Wiley-Blackwell. (2010, April 14). Tobacco policies: Smoking bans reduce exposure to secondhand smoke and reduce heart attacks, review finds. ScienceDaily. Retrieved November 24, 2014 from www.sciencedaily.com/releases/2010/04/100413202647.htm
Wiley-Blackwell. "Tobacco policies: Smoking bans reduce exposure to secondhand smoke and reduce heart attacks, review finds." ScienceDaily. www.sciencedaily.com/releases/2010/04/100413202647.htm (accessed November 24, 2014).

Share This


More From ScienceDaily



More Health & Medicine News

Monday, November 24, 2014

Featured Research

from universities, journals, and other organizations


Featured Videos

from AP, Reuters, AFP, and other news services

Winter Can Cause Depression — Here's How To Combat It

Winter Can Cause Depression — Here's How To Combat It

Newsy (Nov. 23, 2014) Millions of American suffer from seasonal depression every year. It can lead to adverse health effects, but there are ways to ease symptoms. Video provided by Newsy
Powered by NewsLook.com
Ebola-Hit Sierra Leone's Late Cocoa Leaves Bitter Taste

Ebola-Hit Sierra Leone's Late Cocoa Leaves Bitter Taste

AFP (Nov. 23, 2014) The arable district of Kenema in Sierra Leone -- at the centre of the Ebola outbreak in May -- has been under quarantine for three months as the cocoa harvest comes in. Duration: 01:32 Video provided by AFP
Powered by NewsLook.com
Don't Fall For Flu Shot Myths

Don't Fall For Flu Shot Myths

Newsy (Nov. 23, 2014) Misconceptions abound when it comes to your annual flu shot. Medical experts say most people older than 6 months should get the shot. Video provided by Newsy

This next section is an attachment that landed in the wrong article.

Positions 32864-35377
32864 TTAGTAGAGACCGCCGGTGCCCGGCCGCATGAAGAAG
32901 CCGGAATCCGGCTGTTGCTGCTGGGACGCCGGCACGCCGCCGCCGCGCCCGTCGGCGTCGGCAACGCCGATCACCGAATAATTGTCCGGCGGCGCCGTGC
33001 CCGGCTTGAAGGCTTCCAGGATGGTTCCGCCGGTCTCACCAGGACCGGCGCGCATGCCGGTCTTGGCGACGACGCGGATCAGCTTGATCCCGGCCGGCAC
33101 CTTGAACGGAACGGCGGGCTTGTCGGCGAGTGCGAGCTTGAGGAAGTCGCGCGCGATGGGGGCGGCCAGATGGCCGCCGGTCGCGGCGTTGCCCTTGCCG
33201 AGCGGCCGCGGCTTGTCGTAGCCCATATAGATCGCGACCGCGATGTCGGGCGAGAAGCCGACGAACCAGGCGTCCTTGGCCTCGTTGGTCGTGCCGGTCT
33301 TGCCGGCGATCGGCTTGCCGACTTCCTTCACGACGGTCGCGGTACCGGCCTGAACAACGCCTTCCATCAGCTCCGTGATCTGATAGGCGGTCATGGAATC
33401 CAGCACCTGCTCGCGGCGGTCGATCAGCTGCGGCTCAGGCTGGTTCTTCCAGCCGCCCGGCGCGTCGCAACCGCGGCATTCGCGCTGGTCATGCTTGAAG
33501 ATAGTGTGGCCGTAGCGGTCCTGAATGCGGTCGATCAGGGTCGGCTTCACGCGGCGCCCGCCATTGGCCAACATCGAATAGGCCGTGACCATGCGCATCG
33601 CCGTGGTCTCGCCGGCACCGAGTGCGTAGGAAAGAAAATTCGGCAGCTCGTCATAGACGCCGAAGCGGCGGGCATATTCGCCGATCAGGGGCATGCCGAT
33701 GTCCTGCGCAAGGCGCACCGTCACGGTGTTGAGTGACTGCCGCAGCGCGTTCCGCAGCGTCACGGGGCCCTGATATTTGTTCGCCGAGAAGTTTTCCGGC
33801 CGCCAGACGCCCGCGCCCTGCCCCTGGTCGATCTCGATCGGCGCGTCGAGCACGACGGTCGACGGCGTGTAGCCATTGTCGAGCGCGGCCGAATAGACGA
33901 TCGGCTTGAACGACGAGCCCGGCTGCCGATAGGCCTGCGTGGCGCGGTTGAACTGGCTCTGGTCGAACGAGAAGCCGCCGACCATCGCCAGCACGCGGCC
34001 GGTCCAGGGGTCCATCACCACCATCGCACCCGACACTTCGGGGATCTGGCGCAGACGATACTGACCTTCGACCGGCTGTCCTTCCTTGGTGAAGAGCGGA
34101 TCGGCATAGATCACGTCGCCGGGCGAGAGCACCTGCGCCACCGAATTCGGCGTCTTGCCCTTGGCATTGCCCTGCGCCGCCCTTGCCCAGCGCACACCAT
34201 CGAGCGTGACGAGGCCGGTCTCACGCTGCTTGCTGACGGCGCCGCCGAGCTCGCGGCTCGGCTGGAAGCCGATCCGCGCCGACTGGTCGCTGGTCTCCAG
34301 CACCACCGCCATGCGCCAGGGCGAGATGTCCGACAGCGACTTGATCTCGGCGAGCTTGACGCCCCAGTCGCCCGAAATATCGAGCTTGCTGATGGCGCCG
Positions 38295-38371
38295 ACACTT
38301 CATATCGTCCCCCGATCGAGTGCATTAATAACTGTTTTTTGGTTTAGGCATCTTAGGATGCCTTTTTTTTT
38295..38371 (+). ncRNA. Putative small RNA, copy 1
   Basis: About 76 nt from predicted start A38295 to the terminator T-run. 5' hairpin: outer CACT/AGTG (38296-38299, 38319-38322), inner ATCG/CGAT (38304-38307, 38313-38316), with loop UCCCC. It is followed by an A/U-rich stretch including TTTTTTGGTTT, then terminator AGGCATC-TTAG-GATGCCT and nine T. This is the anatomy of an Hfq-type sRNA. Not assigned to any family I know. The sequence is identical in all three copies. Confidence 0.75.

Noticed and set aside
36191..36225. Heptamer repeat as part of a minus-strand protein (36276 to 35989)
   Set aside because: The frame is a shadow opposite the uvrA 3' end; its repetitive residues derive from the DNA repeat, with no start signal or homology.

Powered by NewsLook.com
WFP: Ebola Risks Heightened Among Women Throughout Africa

WFP: Ebola Risks Heightened Among Women Throughout Africa

AFP (Nov. 21, 2014) Having children has always been a frightening prospect in Sierra Leone, the world's most dangerous place to give birth, but Ebola has presented an alarming new threat for expectant mothers. Duration: 00:37 Video provided by AFP
Powered by NewsLook.com

Search ScienceDaily

Number of stories in archives: 140,361

Find with keyword(s):
Enter a keyword or phrase to search ScienceDaily for related topics and research stories.

Save/Print:
Share:

Breaking News:

Strange & Offbeat Stories


Health & Medicine

Mind & Brain

Living & Well

In Other News

... from NewsDaily.com

Science News

Health News

Environment News

Technology News



Save/Print:
Share:

Free Subscriptions


Get the latest science news with ScienceDaily's free email newsletters, updated daily and weekly. Or view hourly updated newsfeeds in your RSS reader:

Get Social & Mobile


Keep up to date with the latest news from ScienceDaily via social networks and mobile apps:

Have Feedback?


Tell us what you think of ScienceDaily -- we welcome both positive and negative comments. Have any problems using the site? Questions?
Mobile: iPhone Android Web
Follow: Facebook Twitter Google+
Subscribe: RSS Feeds Email Newsletters
Latest Headlines Health & Medicine Mind & Brain Space & Time Matter & Energy Computers & Math Plants & Animals Earth & Climate Fossils & Ruins